Addiction In Immigrant And Refugee Communities
As is the case with any group, some immigrants and refugees suffer from addiction. Because many immigrants and refugees have suffered intense trauma, they may be especially susceptible to seeking out ways to escape or to self-treat their pain. Luckily, there are a number of treatment options available.
Immigrant And Refugee Facts
Most refugees in the US come from the Democratic Republic of the Congo, Burma, Ukraine, Bhutan, Eritrea, Afghanistan, El Salvador, Pakistan, Russia, and Ethiopia. Much of America’s refugee population resides in Texas, Washington, Ohio, California, New York, Arizona, and other states. In 2016, 84,988 refugees moved to the US; this number decreased to 22,405 in 2018.
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Addiction Risk Factors Among Refugees And Immigrants
While being a refugee or immigrant allows someone to escape a turbulent and unsafe country, it may be a struggle to find safety when relocating to another country. Being a refugee can expose someone to challenging conditions that can have a lifelong impact. General risk factors for refugee and immigrant-related substance abuse include:
- Forced migration
- Availability of illicit chemicals in refugee camps
- Exposure to conflict
- Exploitation and mental, physical, and/or sexual abuse, or trafficking
- Exposure to difficult living conditions
- Loss of resources
- Division of family
- Separation anxiety
- The stress of relocation and learning a new language
Along with the traumatic events of family separation and forced displacement, refugees have to battle insecure housing, poor living conditions, and forced relocation. Such events can also trigger complex post-traumatic stress disorder, anxiety, and depression. Reports of major depressive disorder, chronic mental disorders, and grief in cases where children were produced from rape have occurred. Struggles with job displacement, family rejection, social isolation, and lack of resources can make matters worse. Furthermore, such risks can create feelings of instability that can encourage substance abuse.
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Addiction Among Immigrants And Refugees
Substance abuse occurs in immigrant populations for many of the same reasons it occurs in refugees. Although immigrants may have more stable housing compared to refugees, substance abuse can still occur. Statistically, however, immigrants have lower rates of substance abuse compared to American-born individuals. In previous years, only 9% of immigrants had a history of substance use disorder (SUD).
Struggles with job displacement, family rejection, social isolation, and lack of resources can make matters worse. Furthermore, such risks can create feelings of instability that can encourage immigrant and refugee substance abuse.
Alcohol Use Among Refugees
Alcohol is one of the most commonly abused substance among refugees. Its legal standing, availability, and effects make it sought out. Refugees are at risk of undergoing depression, hopelessness, trauma, and abuse, and alcohol or illicit substances can seem like a convenient coping mechanism. Male refugees, young adult refugees, and unmarried refugees are at higher risk of having alcohol use disorder (AUD). A survey noted a 36% “prevalence of hazardous alcohol use among Burmese refugees” and “4% possible alcohol dependence.” Among Ugandan refugees, 32% of men and 7% of women had an AUD. Nigerian refugees had a 13% AUD rate. 23% of Nepalese male refugees and 9% of Nepalese women reported AUDs.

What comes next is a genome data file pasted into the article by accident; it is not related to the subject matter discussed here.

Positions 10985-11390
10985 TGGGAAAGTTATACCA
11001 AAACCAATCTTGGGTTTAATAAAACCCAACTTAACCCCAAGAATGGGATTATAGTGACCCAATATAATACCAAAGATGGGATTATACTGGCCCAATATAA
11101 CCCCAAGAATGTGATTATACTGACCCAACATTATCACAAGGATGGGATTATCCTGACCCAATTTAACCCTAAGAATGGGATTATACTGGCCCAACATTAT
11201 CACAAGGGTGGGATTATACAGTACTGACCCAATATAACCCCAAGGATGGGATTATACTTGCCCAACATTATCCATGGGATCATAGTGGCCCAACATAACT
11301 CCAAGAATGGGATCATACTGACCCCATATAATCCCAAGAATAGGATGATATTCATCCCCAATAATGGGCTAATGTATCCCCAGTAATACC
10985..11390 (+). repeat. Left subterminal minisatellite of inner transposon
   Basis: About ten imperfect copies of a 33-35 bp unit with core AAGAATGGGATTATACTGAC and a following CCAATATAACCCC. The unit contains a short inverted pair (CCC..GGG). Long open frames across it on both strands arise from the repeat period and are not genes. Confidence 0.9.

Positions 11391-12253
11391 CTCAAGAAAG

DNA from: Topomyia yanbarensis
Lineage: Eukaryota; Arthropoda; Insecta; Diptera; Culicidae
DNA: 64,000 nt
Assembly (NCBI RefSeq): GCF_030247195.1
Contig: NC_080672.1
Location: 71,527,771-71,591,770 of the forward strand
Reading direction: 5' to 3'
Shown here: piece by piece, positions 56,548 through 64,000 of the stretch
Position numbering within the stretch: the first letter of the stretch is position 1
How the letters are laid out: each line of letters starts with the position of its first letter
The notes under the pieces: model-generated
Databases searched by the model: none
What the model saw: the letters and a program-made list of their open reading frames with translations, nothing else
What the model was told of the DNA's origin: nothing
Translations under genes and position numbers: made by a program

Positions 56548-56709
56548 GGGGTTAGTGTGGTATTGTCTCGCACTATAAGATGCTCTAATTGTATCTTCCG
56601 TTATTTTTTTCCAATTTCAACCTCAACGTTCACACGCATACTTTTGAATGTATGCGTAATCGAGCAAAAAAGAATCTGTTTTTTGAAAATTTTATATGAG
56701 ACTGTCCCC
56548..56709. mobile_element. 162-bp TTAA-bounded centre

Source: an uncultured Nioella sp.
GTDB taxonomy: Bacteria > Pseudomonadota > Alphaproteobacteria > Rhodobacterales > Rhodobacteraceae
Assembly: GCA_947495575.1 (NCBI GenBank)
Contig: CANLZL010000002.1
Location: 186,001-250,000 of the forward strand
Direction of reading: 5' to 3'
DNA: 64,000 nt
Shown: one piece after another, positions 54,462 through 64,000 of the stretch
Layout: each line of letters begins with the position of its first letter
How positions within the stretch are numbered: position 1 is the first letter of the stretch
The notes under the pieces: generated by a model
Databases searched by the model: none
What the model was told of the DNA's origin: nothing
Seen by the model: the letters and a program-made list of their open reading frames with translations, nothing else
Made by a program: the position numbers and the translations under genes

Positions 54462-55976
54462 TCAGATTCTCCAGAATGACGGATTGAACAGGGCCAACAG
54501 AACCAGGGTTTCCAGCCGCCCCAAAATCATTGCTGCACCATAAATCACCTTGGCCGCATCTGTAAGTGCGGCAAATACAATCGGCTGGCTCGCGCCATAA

AUDs among refugees are especially troubling. Complications stemming from AUDs involve mental health disorders such as anxiety, depression, and increased risk of suicide. Alcohol and substance abuse can often co-occur with risky sexual behavior, leading to sexually transmitted infections. Experimenting with alcohol can lead to exposure to other lethal substances.
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Mental Health And The Sexual Abuse Of Refugees
Refugee men, women, and children are at risk of physical and sexual violence. Those most vulnerable to sexual exploitation and violence are women and children. Many refugee women were exposed to sexual violence (rape, molestation, sexual harassment) experiences prior to their flight from their country of origin, often times by military personnel and officials.
In other cases, women and girls can be traded for ammunition and other items by male leaders. During flights, women and children risk sexual abuse and can be exploited by smugglers. Lastly, women and children in refugee camps have been raped. Depression, hopelessness, estrangement from family, family shame, low self-worth, suicide, or substance abuse can result.
Find Safe Drug Treatment Today
Painful experiences can breed loneliness, anxiety, and trauma. If you or a loved one battles substance abuse due to trauma from refugee status or immigration-related experiences, contact a treatment provider today. Concerns involving language barriers or religious differences can be taken into account. Women who have been sexually abused can receive counseling and safe housing, and patients of all kinds can receive monitored care and medication. Financial options are available. Call a treatment provider today to find out more about addiction treatment options for immigrants and refugees.
Ashish Bhatt, MD, MRO
Doctor of Addiction Medicine
Learn about Dr. Ashish Bhatt
Dr. Bhatt has been Addiction Center's Medical Content Director for more than three years, providing his expertise to ensure quality and accuracy.
Doctor of Addiction Medicine
Expert in adult and child psychiatry
Over 20 years of professional experience